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An Epidemiological Model for Externally Sourced Vector-Borne Viruses Applied to Bean yellow mosaic virus in Lupin Crops in a Mediterranean-Type Environment

Maling, T., Diggle, A.J., Thackray, D.J., Siddique, K.H.M., Jones, R.A.C.
Phytopathology 2008 v.98 no.12 pp. 1280-1290
Bean yellow mosaic virus, statistical models, simulation models, insect vectors, vector-borne diseases, disease transmission, Lupinus angustifolius, Aphidoidea, population density, colonizing ability, canopy, plant density, climatic factors, pastures, calibration, equations, Australia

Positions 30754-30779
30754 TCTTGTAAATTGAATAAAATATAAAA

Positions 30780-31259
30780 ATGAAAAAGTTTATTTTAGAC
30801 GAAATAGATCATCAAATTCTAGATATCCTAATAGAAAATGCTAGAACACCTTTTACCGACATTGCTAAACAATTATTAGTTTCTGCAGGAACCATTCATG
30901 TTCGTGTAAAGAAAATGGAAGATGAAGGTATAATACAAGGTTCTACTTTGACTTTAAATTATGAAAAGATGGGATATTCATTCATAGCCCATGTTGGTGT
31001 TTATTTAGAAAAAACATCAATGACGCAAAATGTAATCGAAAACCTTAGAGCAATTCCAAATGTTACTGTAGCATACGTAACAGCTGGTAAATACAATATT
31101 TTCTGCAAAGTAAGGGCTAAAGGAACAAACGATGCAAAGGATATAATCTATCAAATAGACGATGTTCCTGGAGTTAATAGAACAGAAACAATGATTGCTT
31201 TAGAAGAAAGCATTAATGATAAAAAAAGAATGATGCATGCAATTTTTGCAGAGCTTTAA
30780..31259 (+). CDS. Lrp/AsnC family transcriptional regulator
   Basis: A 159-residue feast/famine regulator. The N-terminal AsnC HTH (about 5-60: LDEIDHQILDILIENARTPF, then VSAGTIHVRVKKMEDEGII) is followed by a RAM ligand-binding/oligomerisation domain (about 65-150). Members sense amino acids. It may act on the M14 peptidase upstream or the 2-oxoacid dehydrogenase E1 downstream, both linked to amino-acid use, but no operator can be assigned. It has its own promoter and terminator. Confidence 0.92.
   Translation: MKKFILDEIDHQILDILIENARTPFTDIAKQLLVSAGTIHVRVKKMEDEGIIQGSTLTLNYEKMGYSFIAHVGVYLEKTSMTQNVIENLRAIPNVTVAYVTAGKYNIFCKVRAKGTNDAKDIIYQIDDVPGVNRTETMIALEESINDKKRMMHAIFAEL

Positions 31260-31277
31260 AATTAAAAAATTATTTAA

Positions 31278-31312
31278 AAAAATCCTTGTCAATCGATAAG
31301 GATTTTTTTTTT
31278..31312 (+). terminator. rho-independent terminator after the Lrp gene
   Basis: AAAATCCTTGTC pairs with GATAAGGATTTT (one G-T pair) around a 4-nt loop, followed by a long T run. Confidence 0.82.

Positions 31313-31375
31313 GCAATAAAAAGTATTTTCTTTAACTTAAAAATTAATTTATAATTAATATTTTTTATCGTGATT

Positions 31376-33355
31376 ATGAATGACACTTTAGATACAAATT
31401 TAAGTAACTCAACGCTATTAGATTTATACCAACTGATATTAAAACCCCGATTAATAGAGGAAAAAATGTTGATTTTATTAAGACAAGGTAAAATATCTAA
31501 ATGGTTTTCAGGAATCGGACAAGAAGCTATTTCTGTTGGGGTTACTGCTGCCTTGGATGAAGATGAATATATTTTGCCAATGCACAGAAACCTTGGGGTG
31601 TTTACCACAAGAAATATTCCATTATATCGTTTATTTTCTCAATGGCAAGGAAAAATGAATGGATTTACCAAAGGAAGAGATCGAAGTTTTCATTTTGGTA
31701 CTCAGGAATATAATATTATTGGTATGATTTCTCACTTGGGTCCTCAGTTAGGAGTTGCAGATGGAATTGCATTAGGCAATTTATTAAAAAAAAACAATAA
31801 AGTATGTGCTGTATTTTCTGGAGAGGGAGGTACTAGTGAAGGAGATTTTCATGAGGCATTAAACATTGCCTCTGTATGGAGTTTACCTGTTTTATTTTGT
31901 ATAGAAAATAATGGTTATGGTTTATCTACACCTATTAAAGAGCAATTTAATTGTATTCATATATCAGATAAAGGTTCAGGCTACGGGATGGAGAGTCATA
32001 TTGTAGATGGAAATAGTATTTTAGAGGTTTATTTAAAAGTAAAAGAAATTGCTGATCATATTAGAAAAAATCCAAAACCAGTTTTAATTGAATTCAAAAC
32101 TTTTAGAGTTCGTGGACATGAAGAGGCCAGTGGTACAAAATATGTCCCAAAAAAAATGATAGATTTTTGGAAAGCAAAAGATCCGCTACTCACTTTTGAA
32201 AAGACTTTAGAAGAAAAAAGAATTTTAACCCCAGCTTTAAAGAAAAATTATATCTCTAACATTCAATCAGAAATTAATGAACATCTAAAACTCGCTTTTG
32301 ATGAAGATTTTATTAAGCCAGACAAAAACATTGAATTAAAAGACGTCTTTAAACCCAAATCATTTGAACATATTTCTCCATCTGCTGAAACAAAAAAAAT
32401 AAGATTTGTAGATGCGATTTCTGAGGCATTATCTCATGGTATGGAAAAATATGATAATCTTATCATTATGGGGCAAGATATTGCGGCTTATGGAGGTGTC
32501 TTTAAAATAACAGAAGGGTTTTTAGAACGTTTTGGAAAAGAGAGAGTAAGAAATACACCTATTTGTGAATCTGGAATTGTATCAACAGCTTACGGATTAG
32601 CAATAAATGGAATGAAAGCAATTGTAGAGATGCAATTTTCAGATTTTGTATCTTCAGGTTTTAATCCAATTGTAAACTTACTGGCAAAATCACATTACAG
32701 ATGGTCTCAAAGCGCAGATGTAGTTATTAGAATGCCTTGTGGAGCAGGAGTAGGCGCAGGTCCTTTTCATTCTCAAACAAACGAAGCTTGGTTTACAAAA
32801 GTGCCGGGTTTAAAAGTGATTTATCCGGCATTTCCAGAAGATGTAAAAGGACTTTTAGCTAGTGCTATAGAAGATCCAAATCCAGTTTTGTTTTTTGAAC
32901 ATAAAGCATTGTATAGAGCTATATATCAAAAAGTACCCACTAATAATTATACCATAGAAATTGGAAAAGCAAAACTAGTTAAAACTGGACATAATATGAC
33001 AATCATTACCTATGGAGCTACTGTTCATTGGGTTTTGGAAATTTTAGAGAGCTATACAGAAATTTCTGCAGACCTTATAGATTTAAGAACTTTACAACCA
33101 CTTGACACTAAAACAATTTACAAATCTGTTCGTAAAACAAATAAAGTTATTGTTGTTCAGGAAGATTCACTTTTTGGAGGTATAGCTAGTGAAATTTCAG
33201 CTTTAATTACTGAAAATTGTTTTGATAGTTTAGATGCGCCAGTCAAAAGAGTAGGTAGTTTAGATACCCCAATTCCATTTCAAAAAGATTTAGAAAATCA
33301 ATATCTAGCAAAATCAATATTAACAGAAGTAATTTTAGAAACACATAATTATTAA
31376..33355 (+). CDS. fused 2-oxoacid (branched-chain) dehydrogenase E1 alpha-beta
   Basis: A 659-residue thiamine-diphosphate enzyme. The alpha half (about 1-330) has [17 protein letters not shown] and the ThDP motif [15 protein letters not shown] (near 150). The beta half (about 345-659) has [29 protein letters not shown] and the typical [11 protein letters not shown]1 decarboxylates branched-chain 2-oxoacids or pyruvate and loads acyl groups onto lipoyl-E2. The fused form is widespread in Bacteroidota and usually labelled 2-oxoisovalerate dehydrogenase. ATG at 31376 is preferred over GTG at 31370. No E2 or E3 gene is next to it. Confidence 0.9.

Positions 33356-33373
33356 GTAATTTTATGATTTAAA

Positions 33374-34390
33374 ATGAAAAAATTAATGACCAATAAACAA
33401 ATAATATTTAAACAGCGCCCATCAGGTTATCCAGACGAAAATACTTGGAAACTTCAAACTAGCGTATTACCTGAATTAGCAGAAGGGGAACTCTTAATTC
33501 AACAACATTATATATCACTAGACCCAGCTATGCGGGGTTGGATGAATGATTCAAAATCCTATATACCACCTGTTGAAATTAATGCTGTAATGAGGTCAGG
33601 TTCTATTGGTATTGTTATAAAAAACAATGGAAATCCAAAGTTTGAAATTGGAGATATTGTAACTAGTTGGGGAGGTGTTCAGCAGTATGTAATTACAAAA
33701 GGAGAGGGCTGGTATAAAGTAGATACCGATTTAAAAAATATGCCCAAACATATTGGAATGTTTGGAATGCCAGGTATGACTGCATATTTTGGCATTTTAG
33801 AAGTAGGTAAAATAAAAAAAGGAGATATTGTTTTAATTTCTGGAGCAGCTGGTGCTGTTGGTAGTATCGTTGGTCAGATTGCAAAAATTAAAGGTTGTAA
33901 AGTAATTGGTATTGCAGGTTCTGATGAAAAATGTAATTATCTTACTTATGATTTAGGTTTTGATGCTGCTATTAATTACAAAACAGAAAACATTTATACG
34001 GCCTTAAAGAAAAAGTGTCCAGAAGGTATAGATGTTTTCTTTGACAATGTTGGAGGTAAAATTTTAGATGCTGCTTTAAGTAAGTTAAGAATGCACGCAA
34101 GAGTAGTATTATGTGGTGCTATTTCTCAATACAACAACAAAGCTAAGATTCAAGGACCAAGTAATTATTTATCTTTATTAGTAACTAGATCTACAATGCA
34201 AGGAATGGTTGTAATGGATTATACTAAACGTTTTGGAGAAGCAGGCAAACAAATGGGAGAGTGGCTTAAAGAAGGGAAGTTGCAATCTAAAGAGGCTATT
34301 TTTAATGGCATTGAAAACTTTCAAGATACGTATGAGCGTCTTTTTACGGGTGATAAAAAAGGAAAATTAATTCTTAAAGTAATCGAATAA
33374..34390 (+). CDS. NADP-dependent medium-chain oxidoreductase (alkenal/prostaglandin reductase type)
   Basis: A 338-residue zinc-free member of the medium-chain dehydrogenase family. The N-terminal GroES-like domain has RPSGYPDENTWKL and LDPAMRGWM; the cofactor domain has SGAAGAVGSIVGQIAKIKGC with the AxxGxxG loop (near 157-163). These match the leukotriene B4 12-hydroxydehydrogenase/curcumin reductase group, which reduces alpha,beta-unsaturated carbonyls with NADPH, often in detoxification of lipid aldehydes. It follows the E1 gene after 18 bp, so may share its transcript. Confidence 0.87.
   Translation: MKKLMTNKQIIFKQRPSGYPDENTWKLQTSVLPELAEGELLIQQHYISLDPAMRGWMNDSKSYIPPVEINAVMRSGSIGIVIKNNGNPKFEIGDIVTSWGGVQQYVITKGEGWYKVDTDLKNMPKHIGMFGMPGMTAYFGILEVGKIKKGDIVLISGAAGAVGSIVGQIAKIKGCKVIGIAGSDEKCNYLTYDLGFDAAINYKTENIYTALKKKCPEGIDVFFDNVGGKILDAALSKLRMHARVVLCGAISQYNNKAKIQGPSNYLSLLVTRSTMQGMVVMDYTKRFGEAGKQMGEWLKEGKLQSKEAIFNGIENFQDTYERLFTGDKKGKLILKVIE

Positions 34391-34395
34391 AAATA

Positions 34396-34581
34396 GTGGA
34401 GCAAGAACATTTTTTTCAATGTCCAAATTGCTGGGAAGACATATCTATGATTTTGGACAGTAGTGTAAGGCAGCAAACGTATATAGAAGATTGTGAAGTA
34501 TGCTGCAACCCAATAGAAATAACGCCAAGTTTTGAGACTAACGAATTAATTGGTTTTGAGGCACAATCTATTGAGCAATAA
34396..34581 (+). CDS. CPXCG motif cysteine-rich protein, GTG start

A hybrid mechanistic/statistical model was developed to predict vector activity and epidemics of vector-borne viruses spreading from external virus sources to an adjacent crop. The pathosystem tested was Bean yellow mosaic virus (BYMV) spreading from annually self-regenerating, legume-based pastures to adjacent crops of narrow-leafed lupin (Lupinus angustifolius) in the winter-spring growing season in a region with a Mediterranean-type environment where the virus persists over summer within dormant seed of annual clovers. The model uses a combination of daily rainfall and mean temperature during late summer and early fall to drive aphid population increase, migration of aphids from pasture to lupin crops, and the spread of BYMV. The model predicted time of arrival of aphid vectors and resulting BYMV spread successfully for seven of eight datasets from 2 years of field observations at four sites representing different rainfall and geographic zones of the southwestern Australian grainbelt. Sensitivity analysis was performed to determine the relative importance of the main parameters that describe the pathosystem. The hybrid mechanistic/statistical approach used created a flexible analytical tool for vector-mediated plant pathosystems that made useful predictions even when field data were not available for some components of the system.